Haley vows to keep fighting: ‘I have a great story to tell’

ashain@thestate.comAugust 27, 2013 

Gov. Nikki Haley announced her re-election bid outside the Bi-Lo Center in Greenville last month alongside her children, Rena and Nalin.

GERRY MELENDEZ — gmelendez@thestate.com Buy Photo

— Gov. Nikki Haley spoke to The State newspaper shortly before she formally announced her re-election bid at the Bi-Lo Center in Greenville. Here is what she had to say:

Q. How would a second Haley administration be different from the first?

A. “My focus is still finishing this term. It’s going to be more of what you have seen before. It’s going to be additional jobs. It’s going to continue to make sure we’re fighting Washington on the things that bring us down. … I’m a governor who doesn’t have patience, and I will keep fighting and keep moving every day.”

Q. Anything in particular you want to complete?

A. “You’ll see us focus more on welfare to work, because it’s really working and we’ve only done that for just six or seven months. You’re going to see us strengthen tort reforms. The ethics reform, you’re going to see, as we try to bring more of that. And then education, we have done the training portion (and) we have done the higher ed, and now it’s time for K-12 that we have been working on since January.”

Q. How has your relationship changed with the Legislature?

A. “We have kind of learned each other. … They had to develop a sense of trust. I had to develop a sense of trust. What we found is that we have a great relationship with the House Ways and Means (committee). When we need to have some reforms passed, we have some great senators that take on our fights. … When disagreements happen, we agree to disagree and move on. We continue to push our government to remember the value of a dollar … (and) to remember ethics matters to them.”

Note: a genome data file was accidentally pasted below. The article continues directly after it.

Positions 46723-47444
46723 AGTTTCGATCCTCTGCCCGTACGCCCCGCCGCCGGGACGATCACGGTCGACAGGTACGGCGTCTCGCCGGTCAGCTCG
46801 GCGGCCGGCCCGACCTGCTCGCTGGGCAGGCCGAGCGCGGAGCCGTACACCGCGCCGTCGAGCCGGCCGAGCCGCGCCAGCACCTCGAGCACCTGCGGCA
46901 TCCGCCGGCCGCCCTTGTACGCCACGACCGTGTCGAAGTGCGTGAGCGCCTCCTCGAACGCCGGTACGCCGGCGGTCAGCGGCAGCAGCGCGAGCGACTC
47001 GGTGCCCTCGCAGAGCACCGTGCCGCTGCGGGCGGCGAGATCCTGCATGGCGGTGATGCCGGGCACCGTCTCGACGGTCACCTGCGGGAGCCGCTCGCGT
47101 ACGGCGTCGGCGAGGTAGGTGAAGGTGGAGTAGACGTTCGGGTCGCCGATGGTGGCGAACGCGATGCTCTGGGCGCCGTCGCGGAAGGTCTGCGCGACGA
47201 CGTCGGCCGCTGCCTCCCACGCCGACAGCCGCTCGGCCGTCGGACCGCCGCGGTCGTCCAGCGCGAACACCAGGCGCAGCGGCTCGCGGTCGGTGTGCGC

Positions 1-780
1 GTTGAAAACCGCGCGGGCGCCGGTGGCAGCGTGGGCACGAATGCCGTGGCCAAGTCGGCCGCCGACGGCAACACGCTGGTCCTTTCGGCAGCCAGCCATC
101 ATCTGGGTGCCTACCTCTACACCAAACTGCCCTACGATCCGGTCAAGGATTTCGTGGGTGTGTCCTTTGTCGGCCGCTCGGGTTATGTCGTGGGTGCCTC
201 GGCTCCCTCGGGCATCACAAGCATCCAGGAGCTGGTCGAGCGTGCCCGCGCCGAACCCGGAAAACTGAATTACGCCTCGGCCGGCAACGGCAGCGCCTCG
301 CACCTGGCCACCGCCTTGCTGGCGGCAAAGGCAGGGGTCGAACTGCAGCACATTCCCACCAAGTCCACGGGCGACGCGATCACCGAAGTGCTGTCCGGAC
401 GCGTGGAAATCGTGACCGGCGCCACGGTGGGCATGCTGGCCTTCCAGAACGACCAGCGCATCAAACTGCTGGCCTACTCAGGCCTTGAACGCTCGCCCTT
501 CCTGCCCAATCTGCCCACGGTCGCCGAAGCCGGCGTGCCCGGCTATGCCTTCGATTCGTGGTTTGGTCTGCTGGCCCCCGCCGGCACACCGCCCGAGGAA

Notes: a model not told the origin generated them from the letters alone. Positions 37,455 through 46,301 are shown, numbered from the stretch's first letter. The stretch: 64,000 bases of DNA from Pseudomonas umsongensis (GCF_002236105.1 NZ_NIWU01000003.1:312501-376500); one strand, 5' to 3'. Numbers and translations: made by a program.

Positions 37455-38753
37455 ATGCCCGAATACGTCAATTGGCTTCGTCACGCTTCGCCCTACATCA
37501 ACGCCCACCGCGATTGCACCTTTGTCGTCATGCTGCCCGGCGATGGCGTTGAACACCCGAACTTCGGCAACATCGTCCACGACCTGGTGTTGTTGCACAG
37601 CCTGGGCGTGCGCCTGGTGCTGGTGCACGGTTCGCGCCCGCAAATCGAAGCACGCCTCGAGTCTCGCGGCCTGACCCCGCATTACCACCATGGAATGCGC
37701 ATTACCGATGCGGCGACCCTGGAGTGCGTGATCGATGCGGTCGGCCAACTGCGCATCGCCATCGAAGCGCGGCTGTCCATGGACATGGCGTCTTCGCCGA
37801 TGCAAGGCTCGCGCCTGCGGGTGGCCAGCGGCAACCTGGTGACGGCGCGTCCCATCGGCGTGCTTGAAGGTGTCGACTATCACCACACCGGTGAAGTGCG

Q. Are you wallpapering the ethics complaints against you by being an ethics reformer?

A. “Before I even ran for office, I pushed for transparency, I pushed for ethics (reform). One of the first bills we passed was getting legislators to vote on the record with every section of the budget. … The only people complaining about the ethics are my opponent (Democratic state Sen. Vincent Sheheen, a Camden attorney). But if you look at the ethics charges brought against me, there’s nothing there. That’s the thing about candidates who are lawyers. They think if you say it enough, you’ll start to believe it. It’s not true.”

Q. Has your administration been as transparent as you promised in your 2010 campaign?

A. “We have been the most transparent administration through the fact that we worked with (the state department of) archives and history to change our emails. We show every place we have been. You have our schedule. You have our flight logs. You have all our press conferences. We do our ‘Open Door After 4’ (meetings with constituents). … We’re not going to stop.”

Q. What danger is posed to the state if a Democratic governor is elected?

A. “I don’t worry about that because I don’t think that’s going to happen. I have a great story to tell. I think I made some promises in the last election that I totally lived up to … This is the first time I ever felt the people of South Carolina are proud and excited for their state.”

Q. Do you have any do-overs?

A. “That’s something I do every night: ‘How could I have done today differently?’ That’s something I literally do every night before I go to bed. Having said that, my goal is focused on how do I make tomorrow better than today. It’s going to continue to be that way the rest of my term.”

Q. Anything specific do-overs?

A. “I could give you a list of things, but I don’t think that’s productive.”

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